I’ll probably like to have this with some pureed berries on top just to give it that little bit of tartness. That’s really, really yum and such a great option for safe celebrations.
10: 43 What we want to talk about is if you are in a situation where someone is choking, it’s really important to be on top of the first aid. Our Speechies today are going around some group homes, delivering some packet mousse and doing swallowing education, they’ve also got these nice signs on how to manage choking.
These should really be front and centre in your dining room, in your kitchen, wherever people are eating in your group home or in your home, even. This is a really great, simple reminder on how to deal with choking if it unfortunately happens.
First step, get them to cough. If you can tell them to cough, if you can tell them to try and cough, if you can gesture to get them to cough, sometimes tapping the chest is something that people recognise as a prompt to cough.
If they cough, excellent! Coughing means that they’re breathing and we’ve dislodged that item from the throat. It’s not stopping you from breathing anymore, you can cough. We just need to make sure that it’s out and doesn’t go down the wrong way again. We need to stay vigilant but coughing is a really good sign.
If that isn’t successful, then the next thing that we go to is giving them five back blows. So you can see in this picture, this person has turned the person who is choking around and he is hitting him in the middle of the back 5 times quite firmly. It can be quite a scary thing to do to have to hit quite firmly but it’s really important that we dislodge whatever is blocking that airway, okay.
And then finally, if that is not successful, we do three chest thrusts. So we turn around, we do the same thing. We push down really hard on the chest and give some blows. It’s really important that we’re doing that with quite a bit of firmness as we’ve said before. Quite a scary thing to be experiencing, but the quicker you can be alternating between that back and chest blow, then the better chance that you have of making sure that someone’s going to be able to dislodge.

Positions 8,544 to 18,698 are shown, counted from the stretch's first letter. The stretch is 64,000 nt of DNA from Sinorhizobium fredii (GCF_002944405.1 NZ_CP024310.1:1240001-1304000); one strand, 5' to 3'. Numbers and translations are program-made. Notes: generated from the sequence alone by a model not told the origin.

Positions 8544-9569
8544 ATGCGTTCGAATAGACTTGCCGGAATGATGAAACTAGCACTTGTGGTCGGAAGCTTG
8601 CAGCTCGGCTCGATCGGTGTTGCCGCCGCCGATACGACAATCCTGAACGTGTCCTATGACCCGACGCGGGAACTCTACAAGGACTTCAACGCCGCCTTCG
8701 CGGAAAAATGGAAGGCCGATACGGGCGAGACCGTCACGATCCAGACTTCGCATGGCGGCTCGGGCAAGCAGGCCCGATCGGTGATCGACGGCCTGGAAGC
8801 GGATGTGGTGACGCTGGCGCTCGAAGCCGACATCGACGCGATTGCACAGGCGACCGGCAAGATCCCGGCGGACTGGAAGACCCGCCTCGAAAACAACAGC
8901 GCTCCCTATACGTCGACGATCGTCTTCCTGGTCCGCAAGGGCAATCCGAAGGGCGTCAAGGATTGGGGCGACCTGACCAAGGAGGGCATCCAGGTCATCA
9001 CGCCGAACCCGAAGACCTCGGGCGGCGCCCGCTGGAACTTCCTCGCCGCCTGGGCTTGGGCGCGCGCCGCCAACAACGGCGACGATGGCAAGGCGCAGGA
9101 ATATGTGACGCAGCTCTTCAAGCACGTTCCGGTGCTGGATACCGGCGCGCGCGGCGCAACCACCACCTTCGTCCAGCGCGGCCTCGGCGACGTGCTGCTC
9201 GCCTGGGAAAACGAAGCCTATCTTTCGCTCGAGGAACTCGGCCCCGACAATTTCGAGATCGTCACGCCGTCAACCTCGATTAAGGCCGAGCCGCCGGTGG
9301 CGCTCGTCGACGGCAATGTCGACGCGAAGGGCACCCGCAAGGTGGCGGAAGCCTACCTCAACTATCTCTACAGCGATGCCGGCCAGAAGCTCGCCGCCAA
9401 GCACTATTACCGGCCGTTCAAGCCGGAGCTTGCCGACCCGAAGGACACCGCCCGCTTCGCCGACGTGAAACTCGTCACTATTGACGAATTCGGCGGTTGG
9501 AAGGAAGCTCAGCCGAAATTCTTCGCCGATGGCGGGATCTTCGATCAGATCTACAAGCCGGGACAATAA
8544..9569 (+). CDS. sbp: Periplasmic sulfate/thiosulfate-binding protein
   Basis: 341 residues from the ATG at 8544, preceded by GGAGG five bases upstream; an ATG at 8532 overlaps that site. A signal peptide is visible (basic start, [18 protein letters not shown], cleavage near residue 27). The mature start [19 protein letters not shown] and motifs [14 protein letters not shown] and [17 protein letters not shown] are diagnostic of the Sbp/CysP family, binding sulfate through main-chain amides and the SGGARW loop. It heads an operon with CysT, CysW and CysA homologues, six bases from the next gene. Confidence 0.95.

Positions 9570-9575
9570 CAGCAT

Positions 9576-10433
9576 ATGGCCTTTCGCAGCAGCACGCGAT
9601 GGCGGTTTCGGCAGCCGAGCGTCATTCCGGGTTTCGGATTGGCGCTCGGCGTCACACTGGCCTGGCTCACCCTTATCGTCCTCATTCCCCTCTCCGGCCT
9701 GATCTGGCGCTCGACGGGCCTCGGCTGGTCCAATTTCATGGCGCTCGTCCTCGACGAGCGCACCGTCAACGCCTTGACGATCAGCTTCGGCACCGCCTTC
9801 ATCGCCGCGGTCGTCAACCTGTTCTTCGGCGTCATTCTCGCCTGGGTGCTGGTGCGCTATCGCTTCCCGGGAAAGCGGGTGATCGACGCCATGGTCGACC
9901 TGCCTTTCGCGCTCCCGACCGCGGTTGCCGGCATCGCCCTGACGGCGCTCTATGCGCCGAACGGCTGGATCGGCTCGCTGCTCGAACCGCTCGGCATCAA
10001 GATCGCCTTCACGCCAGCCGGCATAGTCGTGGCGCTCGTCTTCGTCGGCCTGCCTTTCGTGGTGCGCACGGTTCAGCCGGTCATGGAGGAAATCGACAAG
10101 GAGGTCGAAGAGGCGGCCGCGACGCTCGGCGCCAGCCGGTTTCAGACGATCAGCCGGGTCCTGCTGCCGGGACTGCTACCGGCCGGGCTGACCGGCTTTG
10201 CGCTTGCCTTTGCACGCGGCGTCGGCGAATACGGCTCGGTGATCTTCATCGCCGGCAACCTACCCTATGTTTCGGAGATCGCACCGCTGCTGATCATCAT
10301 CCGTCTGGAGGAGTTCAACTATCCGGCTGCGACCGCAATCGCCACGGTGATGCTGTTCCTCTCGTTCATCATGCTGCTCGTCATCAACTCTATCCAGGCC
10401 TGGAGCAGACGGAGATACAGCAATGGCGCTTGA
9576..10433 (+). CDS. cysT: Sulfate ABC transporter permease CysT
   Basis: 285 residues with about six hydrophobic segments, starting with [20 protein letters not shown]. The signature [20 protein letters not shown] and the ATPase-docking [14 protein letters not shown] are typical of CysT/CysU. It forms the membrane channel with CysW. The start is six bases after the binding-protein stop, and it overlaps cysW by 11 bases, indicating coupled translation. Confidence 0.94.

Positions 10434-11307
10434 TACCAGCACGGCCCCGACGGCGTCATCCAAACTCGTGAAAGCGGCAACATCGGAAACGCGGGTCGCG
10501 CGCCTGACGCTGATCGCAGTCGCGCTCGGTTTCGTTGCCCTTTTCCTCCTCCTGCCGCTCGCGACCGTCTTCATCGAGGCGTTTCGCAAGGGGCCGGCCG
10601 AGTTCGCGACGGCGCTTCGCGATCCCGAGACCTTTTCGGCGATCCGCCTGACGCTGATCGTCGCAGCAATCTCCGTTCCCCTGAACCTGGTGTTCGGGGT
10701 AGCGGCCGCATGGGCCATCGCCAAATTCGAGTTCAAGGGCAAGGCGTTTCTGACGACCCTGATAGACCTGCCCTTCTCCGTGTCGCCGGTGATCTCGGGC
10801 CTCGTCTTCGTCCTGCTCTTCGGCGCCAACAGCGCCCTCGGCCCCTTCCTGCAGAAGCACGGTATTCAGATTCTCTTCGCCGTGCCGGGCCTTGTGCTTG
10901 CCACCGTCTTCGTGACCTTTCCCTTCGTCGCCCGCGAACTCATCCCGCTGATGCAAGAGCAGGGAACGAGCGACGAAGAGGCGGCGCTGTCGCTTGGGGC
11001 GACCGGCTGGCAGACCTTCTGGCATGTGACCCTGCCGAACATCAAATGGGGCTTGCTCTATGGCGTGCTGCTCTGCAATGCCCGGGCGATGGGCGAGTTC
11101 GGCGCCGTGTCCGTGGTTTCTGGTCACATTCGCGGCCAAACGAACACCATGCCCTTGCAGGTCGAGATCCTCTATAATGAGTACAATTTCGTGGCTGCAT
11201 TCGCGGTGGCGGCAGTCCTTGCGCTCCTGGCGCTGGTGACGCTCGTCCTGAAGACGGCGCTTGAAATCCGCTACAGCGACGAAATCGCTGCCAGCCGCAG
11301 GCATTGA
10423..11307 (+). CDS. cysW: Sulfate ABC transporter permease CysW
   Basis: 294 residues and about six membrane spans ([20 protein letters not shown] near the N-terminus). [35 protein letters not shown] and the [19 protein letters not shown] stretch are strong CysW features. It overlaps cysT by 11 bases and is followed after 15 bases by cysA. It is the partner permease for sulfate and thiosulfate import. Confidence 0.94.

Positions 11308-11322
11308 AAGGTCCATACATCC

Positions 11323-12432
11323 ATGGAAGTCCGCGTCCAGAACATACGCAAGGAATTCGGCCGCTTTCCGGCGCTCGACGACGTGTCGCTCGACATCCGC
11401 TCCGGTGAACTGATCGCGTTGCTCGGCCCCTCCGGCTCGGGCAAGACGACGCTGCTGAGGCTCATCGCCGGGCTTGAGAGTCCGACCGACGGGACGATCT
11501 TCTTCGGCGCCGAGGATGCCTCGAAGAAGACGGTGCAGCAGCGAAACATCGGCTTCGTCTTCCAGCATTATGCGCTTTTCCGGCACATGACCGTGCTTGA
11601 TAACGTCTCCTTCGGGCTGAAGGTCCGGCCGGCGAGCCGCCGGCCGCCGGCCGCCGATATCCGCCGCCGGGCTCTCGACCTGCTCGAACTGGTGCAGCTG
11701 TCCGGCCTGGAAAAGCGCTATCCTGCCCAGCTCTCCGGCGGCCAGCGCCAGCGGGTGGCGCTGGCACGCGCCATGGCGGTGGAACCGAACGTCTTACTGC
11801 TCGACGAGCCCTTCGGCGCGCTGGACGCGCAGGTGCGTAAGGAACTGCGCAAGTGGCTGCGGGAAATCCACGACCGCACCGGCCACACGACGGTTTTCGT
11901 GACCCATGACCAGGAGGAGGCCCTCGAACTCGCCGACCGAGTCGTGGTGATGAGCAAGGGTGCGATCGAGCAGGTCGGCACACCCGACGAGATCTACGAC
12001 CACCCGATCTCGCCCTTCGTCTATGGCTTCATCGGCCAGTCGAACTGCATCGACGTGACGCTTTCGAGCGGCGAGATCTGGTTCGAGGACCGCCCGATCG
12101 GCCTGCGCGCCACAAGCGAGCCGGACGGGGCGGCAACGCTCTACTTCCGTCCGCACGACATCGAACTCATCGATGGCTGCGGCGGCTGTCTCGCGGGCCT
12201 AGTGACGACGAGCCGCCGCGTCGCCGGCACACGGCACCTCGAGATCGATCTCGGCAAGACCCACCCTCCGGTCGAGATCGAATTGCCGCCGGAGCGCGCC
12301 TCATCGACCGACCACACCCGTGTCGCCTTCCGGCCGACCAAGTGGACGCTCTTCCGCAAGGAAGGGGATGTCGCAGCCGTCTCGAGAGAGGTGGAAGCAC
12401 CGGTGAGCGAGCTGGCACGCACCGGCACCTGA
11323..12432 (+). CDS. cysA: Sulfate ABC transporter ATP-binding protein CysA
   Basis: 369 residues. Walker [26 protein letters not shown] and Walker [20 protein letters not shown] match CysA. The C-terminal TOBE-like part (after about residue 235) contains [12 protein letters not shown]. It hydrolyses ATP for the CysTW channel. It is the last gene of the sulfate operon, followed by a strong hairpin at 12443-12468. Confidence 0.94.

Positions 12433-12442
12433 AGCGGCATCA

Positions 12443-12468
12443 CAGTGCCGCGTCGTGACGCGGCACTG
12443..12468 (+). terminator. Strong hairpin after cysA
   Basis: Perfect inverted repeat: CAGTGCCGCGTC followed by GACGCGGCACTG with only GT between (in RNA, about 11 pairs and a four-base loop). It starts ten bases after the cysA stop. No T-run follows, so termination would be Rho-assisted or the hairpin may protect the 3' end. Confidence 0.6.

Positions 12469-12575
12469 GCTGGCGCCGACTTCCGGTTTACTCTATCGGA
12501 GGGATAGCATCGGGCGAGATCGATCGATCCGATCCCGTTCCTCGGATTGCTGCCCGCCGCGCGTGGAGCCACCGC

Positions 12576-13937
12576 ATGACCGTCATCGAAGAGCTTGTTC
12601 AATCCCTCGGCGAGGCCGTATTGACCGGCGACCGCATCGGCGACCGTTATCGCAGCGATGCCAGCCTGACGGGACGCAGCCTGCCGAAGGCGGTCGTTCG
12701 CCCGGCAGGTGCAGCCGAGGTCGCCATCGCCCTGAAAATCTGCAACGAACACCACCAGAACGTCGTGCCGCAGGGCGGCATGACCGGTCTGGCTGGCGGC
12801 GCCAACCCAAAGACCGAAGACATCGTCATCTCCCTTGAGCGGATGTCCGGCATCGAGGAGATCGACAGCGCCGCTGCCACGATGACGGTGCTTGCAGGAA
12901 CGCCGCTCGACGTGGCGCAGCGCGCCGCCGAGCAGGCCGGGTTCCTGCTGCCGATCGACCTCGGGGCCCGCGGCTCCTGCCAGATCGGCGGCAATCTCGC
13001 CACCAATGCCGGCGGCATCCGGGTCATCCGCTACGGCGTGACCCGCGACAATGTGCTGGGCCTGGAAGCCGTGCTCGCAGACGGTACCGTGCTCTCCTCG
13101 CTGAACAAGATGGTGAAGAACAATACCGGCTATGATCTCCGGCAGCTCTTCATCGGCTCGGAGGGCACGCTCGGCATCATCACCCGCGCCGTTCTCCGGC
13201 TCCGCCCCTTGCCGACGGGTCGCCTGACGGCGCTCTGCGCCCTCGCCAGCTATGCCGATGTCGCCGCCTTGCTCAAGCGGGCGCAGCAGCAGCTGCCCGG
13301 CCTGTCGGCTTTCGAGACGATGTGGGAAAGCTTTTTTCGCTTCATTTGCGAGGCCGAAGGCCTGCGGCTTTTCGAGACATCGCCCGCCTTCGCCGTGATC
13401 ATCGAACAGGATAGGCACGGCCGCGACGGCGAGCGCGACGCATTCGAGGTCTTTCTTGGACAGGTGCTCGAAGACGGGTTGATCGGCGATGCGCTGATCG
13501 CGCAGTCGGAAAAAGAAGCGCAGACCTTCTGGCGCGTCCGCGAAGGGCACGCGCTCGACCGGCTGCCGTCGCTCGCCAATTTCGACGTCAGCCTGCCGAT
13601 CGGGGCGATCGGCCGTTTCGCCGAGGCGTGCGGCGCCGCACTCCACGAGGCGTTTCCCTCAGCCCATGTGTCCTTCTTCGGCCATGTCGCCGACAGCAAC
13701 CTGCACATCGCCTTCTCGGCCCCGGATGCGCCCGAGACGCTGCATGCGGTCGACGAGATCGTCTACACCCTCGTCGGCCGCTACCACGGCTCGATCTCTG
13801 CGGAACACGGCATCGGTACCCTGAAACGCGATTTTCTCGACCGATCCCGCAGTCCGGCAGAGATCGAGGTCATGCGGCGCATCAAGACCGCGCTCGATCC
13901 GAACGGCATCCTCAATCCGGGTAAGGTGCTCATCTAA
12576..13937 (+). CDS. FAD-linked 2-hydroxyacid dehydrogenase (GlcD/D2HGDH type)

It’s actually a cycle. So if you can get them to cough after those back blows and chest thrusts, then you’re in a really good position. If that isn’t working, very important at this stage to be calling an ambulance, choking is a medical emergency, and we really need to make sure that we’re bringing in the professionals where our first aid hasn’t been effective.
Even if someone has been successful and stopping someone from choking, then we’re going to see a doctor as well. It’s likely that food and drink that has made its way into the lungs can stay there and can cause chest infections. We want to make sure that we’re making sure that people are healthy and well-equipped to be healthy for a long time after a choking episode.
So even if someone has stopped choking, and is okay, make sure that you take them to a doctor. If they have a disability and a mealtime management plan from a Speech Pathologist, it’s very important to give the Speech Pathologist a call at this point to make sure that you are reviewing the items that they have choked on, that we can do another swallowing assessment and actually update recommendation. If there’s some change happening in the body that caused that choking episode.
14:07 Our Better Rehab Speech Pathologists, we do swallowing assessments. We are all trained at uni to be a swallowing Speech Pathologist, at Better Rehab we make sure we have a specific training program for Speech Pathologists where disability is involved because it’s a complex area. It’s very important that we’re across everything that we need to be across. We are really into training, and training with experience.
So if you are looking for a Speech Pathology assessment, if you’re looking to update your mealtime management plan, or if you just like one of our kits and some education, please give us a call, our numbers are all over our socials and really easy to get in touch with a Speech Pathologist. We do Telehealth as well. If you’re in a remote area, we have a really great Telehealth swallowing program. We can do Telehealth Speech Pathology assessment over the computer, over the iPhone, over your Android phone, over whatever device you have that helps us have a video interaction online.
It’s been lovely speaking with you this morning and making our mousse together. I hope you have a lovely Swallowing Awareness Day. Remember your choking first aid, remember your follow-up and don’t forget to renew your mealtime management plan every 12 months at least.
If you need a Speechie, then give us a call. Happy cooking, happy swallowing, I’ll speak to you guys later!
End of transcript.